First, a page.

WILSON, D. 1992. Anglo-Saxon Paganism.

London: Routledge

Ed. WOOD, I. 1998. Franks and the Alamanni in the MerovingianPeriod: An Ethnographic Perspective.

Woodbridge: The Boydell Press

(Whole volume used)

Electronic sources

EFFROS, B. 1997, Fall, Camargo foundation.


(3 March 2005)

KERR, J. (date unknown) Tanwayour


(3 March 2005)

[1]This has been explained as an act of defiance by the Pagans (Carver 1986:45)*

[2]These are inhumations cremations will be discussed later.

5 ways World War Two could have been avoided

Creative commons picture, treaty of VersaillesA question that comes up when talking about the devastation caused by wars is Could this war have been avoided? Particularly could World War Two have been avoided? There are many ways that world war 2 could have been avoided. This is mainly due to there being a lot of reasons why the war started in the first place. While there are lots the following are some ways in which it could have been avoided.


I shall start from the declarations of war in 1939 and go backwards.

1. If Hitler had have believed there was a credible threat of war (including an invasion by France on his western flank) then he may have held off from an invasion of Poland. This would mean that there would have to have been stronger actions against Hitler gobbling up territory in central Europe leading up to that point. If the threat was dealt with accordingly then there may well have been a serious build-up of men and material. A cold war may have then ensued but there would still be a high likelihood of the war turning hot. Max Werner in his book the strength of the Powers (published in 1939) suggested that Hitler should have waited until 1942 to start the war so that he could have consolidated his position and built up a more advanced military. This is a plausible scenario but still leaves everything on the brink of war and potentially leaves Hitler in a better position. Perhaps then the possibility of averting the war is smaller than delaying it. While it could be argued that the threat of war was credible as it did happen the years of appeasement may have emboldened Hitler and removed his cautiousness. This scenario is based on whether appeasement was the right path for nations to take with regard to Hitler.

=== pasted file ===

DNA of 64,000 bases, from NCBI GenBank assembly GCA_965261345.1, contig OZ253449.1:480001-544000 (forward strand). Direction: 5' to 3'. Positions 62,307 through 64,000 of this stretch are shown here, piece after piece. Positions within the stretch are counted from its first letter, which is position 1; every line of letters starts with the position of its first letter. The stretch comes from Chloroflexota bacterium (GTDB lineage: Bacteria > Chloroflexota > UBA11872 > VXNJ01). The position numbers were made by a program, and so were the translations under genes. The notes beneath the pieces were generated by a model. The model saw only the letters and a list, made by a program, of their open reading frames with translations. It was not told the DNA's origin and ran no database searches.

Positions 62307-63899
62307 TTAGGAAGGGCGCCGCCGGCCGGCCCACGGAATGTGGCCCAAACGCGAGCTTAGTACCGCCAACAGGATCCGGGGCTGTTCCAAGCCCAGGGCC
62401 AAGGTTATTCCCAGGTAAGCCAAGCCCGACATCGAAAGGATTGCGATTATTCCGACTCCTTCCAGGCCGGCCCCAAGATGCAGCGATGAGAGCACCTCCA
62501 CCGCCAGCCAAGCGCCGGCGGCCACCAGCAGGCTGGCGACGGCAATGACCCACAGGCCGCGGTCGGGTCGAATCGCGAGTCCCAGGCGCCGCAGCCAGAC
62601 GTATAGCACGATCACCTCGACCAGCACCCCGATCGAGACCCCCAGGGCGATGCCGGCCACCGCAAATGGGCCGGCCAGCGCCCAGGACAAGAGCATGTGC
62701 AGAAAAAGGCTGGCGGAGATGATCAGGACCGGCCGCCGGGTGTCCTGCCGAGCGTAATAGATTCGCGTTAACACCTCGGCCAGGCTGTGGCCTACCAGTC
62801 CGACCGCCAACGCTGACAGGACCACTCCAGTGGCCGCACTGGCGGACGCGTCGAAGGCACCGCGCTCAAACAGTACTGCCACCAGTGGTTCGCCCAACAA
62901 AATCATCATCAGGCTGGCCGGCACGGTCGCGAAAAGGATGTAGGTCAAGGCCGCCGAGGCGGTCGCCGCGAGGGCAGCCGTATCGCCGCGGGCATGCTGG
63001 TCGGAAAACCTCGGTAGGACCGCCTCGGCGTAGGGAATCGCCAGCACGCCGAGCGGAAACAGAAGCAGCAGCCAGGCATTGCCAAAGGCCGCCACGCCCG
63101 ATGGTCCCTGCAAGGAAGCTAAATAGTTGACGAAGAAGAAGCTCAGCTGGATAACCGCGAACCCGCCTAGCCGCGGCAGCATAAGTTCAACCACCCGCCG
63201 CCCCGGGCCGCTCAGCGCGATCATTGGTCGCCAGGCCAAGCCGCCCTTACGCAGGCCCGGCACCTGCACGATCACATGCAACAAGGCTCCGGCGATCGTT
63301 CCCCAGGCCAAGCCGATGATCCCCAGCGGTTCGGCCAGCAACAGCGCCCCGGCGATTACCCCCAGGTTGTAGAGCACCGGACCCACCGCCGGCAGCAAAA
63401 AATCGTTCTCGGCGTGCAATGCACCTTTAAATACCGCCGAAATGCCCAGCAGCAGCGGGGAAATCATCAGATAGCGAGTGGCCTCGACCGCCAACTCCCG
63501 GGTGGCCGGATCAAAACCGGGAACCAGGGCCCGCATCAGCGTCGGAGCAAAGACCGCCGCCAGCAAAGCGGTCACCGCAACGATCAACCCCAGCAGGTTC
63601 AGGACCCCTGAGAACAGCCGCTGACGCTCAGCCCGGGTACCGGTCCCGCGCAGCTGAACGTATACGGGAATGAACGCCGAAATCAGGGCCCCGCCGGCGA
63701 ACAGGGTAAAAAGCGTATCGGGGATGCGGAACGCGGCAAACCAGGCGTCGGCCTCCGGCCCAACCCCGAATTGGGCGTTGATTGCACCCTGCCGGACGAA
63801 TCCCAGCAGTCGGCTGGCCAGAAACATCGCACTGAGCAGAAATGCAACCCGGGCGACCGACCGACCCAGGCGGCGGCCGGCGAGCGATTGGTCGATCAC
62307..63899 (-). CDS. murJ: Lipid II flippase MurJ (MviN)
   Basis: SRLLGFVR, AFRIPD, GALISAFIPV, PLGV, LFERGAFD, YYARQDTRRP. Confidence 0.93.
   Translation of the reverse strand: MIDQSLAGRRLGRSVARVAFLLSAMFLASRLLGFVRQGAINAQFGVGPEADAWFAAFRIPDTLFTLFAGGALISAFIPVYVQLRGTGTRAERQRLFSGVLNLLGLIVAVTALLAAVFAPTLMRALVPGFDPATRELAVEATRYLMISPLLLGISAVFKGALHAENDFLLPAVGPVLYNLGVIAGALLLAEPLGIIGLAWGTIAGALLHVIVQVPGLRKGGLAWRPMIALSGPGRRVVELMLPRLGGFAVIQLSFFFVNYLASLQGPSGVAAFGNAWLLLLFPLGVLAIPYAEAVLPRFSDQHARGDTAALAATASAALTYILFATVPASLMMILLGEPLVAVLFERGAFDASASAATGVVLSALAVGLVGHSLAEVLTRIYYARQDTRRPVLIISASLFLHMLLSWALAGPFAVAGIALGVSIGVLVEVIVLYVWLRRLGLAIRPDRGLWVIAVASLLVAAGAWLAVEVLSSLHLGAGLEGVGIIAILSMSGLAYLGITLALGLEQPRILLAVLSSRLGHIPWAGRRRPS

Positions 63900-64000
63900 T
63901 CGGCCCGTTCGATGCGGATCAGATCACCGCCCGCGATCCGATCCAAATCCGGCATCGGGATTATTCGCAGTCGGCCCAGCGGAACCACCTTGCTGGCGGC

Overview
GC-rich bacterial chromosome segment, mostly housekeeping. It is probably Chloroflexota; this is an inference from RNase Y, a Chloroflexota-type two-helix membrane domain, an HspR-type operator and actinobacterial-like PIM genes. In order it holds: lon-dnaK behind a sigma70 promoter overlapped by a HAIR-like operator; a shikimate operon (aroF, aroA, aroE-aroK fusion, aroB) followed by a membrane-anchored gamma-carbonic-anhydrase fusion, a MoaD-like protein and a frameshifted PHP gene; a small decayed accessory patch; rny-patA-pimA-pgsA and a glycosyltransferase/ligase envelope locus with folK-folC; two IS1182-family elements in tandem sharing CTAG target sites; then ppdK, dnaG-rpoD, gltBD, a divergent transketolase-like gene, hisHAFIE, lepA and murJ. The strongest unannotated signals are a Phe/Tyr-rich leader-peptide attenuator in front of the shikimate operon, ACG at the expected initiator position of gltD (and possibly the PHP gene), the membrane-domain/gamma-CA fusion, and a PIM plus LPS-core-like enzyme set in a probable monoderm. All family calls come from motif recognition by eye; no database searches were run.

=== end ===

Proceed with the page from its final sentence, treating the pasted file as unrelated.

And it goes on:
2. Let’s go back in time a little further to see if we can make a more concrete stop. How about Anschluss in 1938? In simple terms, this was the joining of Austria to Germany to create a larger Germanic state. This gave Hitler a lot more power in both terms of Industry and manpower. It is also the point at which he starts to feel truly safe about annexing territory. If World leaders had have declared war over this rather than over Poland the story could well have been very different. After the invasion of Poland, there was the period of the phoney war. This was the part of World war two between the declarations of War caused by the invasion of Poland and the offensives in the West against France and Belgium etc. This period had some conflict but not on a major scale. Without the confidence that Hitler had gained he may well have backed down and sought peace treaties. The Phoney war lends a bit of weight to this as the war would have been a minor skirmish. if you consider that Poland may have been roped in to attack Germany on its eastern flank in concert with a western attack by the French then you could suggest that Hitler may have backed down at the threat of War at this time. Again this would have several outcomes. A shorter and less expansive war, A war held off much like the First option or no war at all as the strength shown by the other powers may well have translated into more action and strict pressure with regards to the terms of the treaties after WW1.

This one again hits on the point of appeasement. It also brings up the subject of the Phoney war which showed that there was still a reluctance to fight even after declarations had been made. This can be partially mitigated by the time it takes to mobilise an armed force. This would not explain the whole period though and it could be suggested that there was some thinking that a full-scale war akin to that of the First world war was to be avoided at all costs.


I could go blow by blow for many years but I will stick to three more.